##How to model a home run in baseball? The overall goal in this exercise set is to go through a set of approximations to see what physics needs to be included in modeling a typical home run in baseball. In these exercises you will: Go from the simplest approximation, purely horizontal motion without gravity or air resistance (Exercise 1), then add in different approximations to air resistance (Exercises 2 and 3), then move to two-dimensional projectile motion (Exercise 4) without air resistance but with gravity, and then adding in different approximations to air resistance (Exercise 5 and 6). You should at the end of these exercises be able to 1) visualize the motion of a particle using graphs 2) verify Newton's first law 3) model air resistance 4) use Euler's method to calculate motion from different force laws 5) appreciate the role of changing approximations in modeling particle motion #####Parameters and initial conditions for these exercises are: A typical home run is hit at 49.2 m/s at an angle of 28.0 degrees. A baseball is typically hit at 0.760 m above the ground, and you might as well consider the initial x position is 0.000 A typical baseball masses 0.148 kg and has a diameter of 0.0740 m. The drag coefficients are 0.000197 for linear drag and 0.160 for quadratic drag. The magnitude of acceleration due to gravity is 9.81 m/s^2. Not all of these parameters will be used in each exercise, but deciding which parameters need to be used in each exercise is part of the problem. ###Exercise 1 The simplest approximation to model the motion of our baseball is to neglect both gravity and air resistance and consider the baseball motion as purely horizontal. Hopefully, you realize these are horrible approximations.Because this is the first exercise, the instructions will be the most detailed. **Question: Why are these approximations bad?** **Instructions** Start by opening the spreadsheet with the code template. Now we will fill out the spreadsheet to model the motion of our baseball/. 1) Fill in the missing parameters in the spreadsheet. 2) Now, for the physics, remembering that we are neglecting both gravity and air resistance, enter in the acceleration at time 0. 3) To figure out how to propagate the motion of our baseball, we will use Euler's method. Euler's method says that we will consider the acceleration as constant over some timestep, dt, which for these exercises are set at 0.1 secs, and we integrate by adding up little changes in velocity and position. _To do this in practice:_ A) click the cell corresponding to time = 0.1 secs for the velocity (D12 if the spreadsheet has not been modified), and make a formula that says that velocity is the previous velocity plus the previous acceleration times dt. If the spreadsheet has not been modified, this should read =D11+E11*dt . B) do the same for the position, where the formula is the previous position plus the previous velocity times dt. If the spreadsheet has not been modified, this should read =C11+D11*dt . C) Propagate the motion using Euler's method for the entire time-length specified. This means copy the formulas for acceleration, velocity and position down to cells 4035. The easiest way to do this is to copy (cntl-C or command-C) the formula in E11, then go to cell E12 look for the name box on the upper left of your screen, type E12:E4035 in that box to select those cells, then paste (control-V or command-V). Then repeat for the velocity formulas from D12 to D13:D4035, and the position formulas from C12 to C13:C4035. **Congratulations!** you have now propagated the motion of our baseball while neglecting gravity and air resistance, and approximating it as purely horizontal. Now you have to check your plots. 4) Check and see if the axes of the plots for position and velocity cover the entire range of your data. If not, click on the plots, and change the horizontal and/or vertical axis options so that the bounds include your entire data. 5) Now interpret your results: **A) Is the velocity plot consistent with Newton's first law? Why or why not?** **B) Is the position plot consistent with the kinematics you have seen in class? Explain** **C) Is this a good approximation to a home run? Explain.** ###Exercise 2: In the previous exercise, we had you make many serious approximations that made Exercise 1, a horrible approximation to a home run. There are several ways you can start to lift these approximations and include more physics. Let's start by lifting the approximation of no air resistance. The question then arises as to how to model air resistance. There are two common approximations, both of which involve a drag coefficient that depends on the object and the fluid and the cross-sectional area of the object and either the velocity of the object or the square of the velocity of the object. (Since you are in one-dimension, you don't have to worry about vectors.) In this Exercise, the force due to air resistance is modeled simply as $F_{d}=-DAv$, where D is the drag coefficent, v is the velocity, and A is the cross-sectional surface area. A is calculated automatically from the diameter in the spreadsheet. **Question: What are the units of the linear drag coefficient?** The procedure for this exercise follows closely on the previous exercise. 1) Enter in the parameters and initial conditions (NB: the area is auto-calculated via a formula,so don't overwrite). 2) Use your new force law for air resistance to calculate the acceleration at zero time (use A for the cross-sectional area, and don't forget to use Newton's second law to convert from force to acceleration). 3) Copy the formula for acceleration for all time steps (NB: the numbers won't be correct yet because you haven't done the velocity propagation, but the formulas will be.) 4) propagate the velocity and position using Euler's method as in Exercise 1. **Congratulations! ** you have now propagated the motion of our baseball while neglecting gravity and with linear air resistance, and approximating it as purely horizontal. Now you have to check your plot again and make sure the axes cover the range of your data. 5) Now interpret your results: **A) Is the velocity plot consistent with having drag?** **B) Is this a good approximation to a home run? Explain** ###Exercise 3) In Exercise 2, you saw what happened if you approximated the forces on a baseball by just linear drag without gravity and you assumed just horizontal motion. In this exercise, you will replace linear drag with quadratic drag. The physics here is almost the same as in Exercise 2. The only difference is that the force law depends on a different drag coefficient and the velocity dependence is quadratic: $F_{d}=-DAv{^2}$ . **Question:What are the dimensions of the drag coefficient for air resistance modeled as quadratic in velocity?** The procedure for this exercise is very similar to exercise 2. 1) include the appropriate parameters and initial conditions (there should only be one difference from Exercise 2) 2) calculate the acceleration using a quadratic force law for air resistance for different timesteps 3) propagate velocity and position using Euler's method 4) make sure your plot axes include all the data. 5) Now interpret your results: **A) Is the velocity plot consistent with having air resistance?** **B) Compare the effects of quadratic and linear approximations to air resistance.** **C) Is this a good approximation to a home run? Explain** **D) Is it better or worse than linear approximation to air resistance. Explain.** ###Exercise 4) In the previous three exercises, you modeled a baseball's motion as purely horizontal and neglected the effect of gravity. Despite these serious approximations, you hopefully gained an appreciation of how easy it is to propagate a particle's motion given a force law, as well how different models of air resistance affected the motion of your baseball in one-dimension. In this Exercise, you will improve your model drastically by considering a home run as two-dimensional under the influence of gravity, but without air resistance. In exercises 5 and 6, you will combine modeling of gravity with air resistance; you might be able to hypothesize already which model will be the most accurate. The procedure is a slight generalization of what is found in Exercise 1. 1) include the appropriate parameters and initial conditions. Remember that there are initial positions now in both x and y. Also remember that 49.2 m/s is the speed of the baseball. You will need to convert to x and y components. Also remember that you will need to convert 28 degrees to radians 2) determine the acceleration in both x and y directions and propagate to all timesteps Don't over think this 3) propagate velocities and positions using Euler's method Remember there are two velocities and two positions, however, using Euler's method you propagate $v_{x}$ using $a_{x}$, $v_{y}$ using $a_{y}$, x using $v_{x}$ and y using $v_{y}$. 4) make sure your plot axes include all the data. 5) Now interpret your first results: **A) Note that y became very large and negative. What does this mean? Since this is not physically reasonable, what force have you neglected?** 6) Since y<0 is physically unrealistic, change your axes so that your x and y plots (height and range) only include times where y is >0. 7) Now that you are only including physically realistic results **B) Have you improved your modeling of a home run?** **C) What is the percent error? Don't use an absurd number of significant digits.** ###Exercise 5 In the last exercise, you modeled a home run as two-dimensional projectile motion without air resistance. In this exercise, you will add in air resistance modeled as linear in the velocity. 1) add the appropriate initial conditions and parameters, most will be the same as in Exercise 4. 2) modify the acceleration from exercise 4 to include air resistance that is linear in velocity for each timestep. $\vec{F_{d}}=-DA\vec{v}$ Since this is multi-dimensional motion, the velocity, $\vec{v}$ is a vector and must be divided into x and y components. 3) propagate velocities and positions using Euler's method 4) Since y<0 is physically unrealistic, change your axes so that your x and y plots (height and range) only include times where y is >0. 5) Now that you are only including physically realistic results **A) Does modeling air resistance as linear in the velocity change the results significantly from neglecting air resistance?** **B) What is the percent error? Don't use an absurd number of significant digits**. ###Exercise 6 You will now in this final exercise, model air resistance as quadratic in the velocity, similar to what you did in Exercise 3. However, since you are modeling a multi-dimensional system, you need to consider vectors and must be careful. A quadratic approximation to air resistance has the following form: $\vec{F_{d}}=-DAv{^2}\hat{v}$ . However, $v^{2}\hat{v} =v^{2}*\frac{(v_{x} \hat{x}+ v_{y}\hat{y})}{(v)}=v\(v_{x} \hat{x}+ v_{y}\hat{y})$. So that the force needs to include the speed v, but we can indeed break up the force into x and y componenets. 1) add the appropriate initial conditions and parameters, most will be the same as in Exercise 5. 2) modify the acceleration from exercise 5 to include drag that is quadratic in velocity for each timestep, recalling the discussion above about how to calculate the force due to the quadratic approximation to air resistance. 3) propagate velocities and positions using Euler's method 4) Make sure to also calculate the speed at each timestep so that the acceleration can be calculated correctly. 5) Since y<0 is physically unrealistic, change your axes so that your x and y plots (height and range) only include times where y is >0. 6) Now that you are only including physically realistic results **A) Does modeling air resistance as quadratic in the velocity change the results significantly from neglecting air resistance?** **B) What is the percent error? Don't use an absurd number of significant digits.**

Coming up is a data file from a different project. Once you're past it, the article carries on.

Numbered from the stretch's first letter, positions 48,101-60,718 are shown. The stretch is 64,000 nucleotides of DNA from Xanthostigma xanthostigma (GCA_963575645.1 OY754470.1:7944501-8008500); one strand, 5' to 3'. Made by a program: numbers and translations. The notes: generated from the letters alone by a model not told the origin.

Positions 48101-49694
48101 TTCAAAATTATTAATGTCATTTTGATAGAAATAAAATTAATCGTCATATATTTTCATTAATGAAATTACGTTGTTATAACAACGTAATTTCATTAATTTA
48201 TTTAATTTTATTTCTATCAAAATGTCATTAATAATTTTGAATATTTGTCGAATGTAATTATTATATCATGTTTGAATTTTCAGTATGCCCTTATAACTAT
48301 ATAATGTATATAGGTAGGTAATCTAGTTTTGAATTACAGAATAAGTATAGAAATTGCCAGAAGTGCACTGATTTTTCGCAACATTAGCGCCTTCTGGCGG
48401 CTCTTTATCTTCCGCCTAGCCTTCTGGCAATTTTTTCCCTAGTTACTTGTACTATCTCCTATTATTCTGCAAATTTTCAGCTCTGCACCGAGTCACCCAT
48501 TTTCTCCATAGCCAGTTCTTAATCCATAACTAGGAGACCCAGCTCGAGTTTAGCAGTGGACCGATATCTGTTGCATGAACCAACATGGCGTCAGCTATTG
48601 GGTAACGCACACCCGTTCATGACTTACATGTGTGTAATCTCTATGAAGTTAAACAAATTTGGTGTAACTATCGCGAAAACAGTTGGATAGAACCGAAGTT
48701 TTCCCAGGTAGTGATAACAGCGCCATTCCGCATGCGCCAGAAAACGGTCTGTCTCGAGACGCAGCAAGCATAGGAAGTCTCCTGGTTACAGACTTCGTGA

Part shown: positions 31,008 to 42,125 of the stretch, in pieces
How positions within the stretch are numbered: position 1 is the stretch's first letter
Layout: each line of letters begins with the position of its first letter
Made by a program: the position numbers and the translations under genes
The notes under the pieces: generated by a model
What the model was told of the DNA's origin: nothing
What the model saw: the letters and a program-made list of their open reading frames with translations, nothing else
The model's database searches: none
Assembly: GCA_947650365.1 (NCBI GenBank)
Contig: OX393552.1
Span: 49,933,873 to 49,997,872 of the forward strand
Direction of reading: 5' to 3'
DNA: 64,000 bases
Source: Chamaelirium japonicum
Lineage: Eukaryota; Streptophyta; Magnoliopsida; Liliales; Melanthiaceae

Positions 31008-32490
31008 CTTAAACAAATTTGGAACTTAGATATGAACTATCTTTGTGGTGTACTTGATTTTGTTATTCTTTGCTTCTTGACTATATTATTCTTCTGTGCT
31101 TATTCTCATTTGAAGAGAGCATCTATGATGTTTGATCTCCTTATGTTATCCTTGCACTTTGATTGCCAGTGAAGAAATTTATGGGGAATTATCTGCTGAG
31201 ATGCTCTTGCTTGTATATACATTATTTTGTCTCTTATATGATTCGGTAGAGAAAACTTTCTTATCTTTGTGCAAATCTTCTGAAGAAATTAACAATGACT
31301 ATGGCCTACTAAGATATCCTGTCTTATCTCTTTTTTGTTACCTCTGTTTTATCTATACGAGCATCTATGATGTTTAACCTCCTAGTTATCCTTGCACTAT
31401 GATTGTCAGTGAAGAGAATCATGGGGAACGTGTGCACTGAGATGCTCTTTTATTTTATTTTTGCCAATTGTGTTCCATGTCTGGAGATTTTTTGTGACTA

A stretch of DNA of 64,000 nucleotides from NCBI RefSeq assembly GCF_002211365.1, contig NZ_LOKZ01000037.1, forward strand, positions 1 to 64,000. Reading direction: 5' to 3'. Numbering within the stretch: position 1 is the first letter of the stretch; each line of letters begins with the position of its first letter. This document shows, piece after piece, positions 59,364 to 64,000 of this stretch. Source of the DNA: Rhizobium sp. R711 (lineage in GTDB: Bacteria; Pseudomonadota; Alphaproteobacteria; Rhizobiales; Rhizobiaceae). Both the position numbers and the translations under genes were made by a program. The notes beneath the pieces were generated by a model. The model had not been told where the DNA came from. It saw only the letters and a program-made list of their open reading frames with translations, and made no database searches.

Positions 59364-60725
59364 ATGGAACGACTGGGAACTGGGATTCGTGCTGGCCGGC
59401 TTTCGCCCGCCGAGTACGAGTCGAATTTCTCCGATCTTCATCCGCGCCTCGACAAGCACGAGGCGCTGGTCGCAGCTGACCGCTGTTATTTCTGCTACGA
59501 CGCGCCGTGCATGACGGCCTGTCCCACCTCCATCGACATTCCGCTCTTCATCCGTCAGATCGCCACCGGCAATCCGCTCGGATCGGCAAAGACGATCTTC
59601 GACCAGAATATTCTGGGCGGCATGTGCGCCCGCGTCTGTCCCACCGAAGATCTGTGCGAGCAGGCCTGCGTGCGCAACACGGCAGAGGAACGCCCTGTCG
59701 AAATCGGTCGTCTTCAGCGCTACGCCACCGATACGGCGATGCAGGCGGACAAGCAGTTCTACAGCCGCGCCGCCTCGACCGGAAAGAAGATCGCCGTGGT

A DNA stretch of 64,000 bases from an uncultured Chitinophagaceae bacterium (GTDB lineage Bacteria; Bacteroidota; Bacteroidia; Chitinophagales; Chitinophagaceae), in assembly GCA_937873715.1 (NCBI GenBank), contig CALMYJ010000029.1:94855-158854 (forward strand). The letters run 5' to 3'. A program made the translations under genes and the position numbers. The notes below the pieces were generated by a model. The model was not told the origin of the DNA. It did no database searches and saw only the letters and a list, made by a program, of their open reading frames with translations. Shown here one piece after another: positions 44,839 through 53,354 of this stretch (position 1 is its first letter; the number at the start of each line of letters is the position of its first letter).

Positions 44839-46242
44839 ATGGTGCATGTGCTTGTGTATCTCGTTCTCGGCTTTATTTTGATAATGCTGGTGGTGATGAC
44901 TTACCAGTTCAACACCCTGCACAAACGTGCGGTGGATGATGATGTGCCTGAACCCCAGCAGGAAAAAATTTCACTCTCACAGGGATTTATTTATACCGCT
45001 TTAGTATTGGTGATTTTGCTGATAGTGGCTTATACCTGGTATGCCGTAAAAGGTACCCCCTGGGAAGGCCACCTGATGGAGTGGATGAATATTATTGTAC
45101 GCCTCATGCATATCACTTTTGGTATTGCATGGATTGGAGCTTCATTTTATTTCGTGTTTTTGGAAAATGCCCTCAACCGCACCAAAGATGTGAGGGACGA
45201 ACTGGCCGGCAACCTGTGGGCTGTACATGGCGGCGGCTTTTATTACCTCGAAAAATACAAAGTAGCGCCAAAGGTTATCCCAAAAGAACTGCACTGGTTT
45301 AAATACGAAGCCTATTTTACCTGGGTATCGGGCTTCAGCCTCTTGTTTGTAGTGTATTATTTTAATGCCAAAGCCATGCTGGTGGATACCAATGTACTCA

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The instructor materials are ©2017 Fred Salsbury.

The exercises are released under a Creative Commons Attribution-NonCommercial-ShareAlike 4.0 license

Creative Commons Attribution-NonCommercial-ShareAlike 4.0 license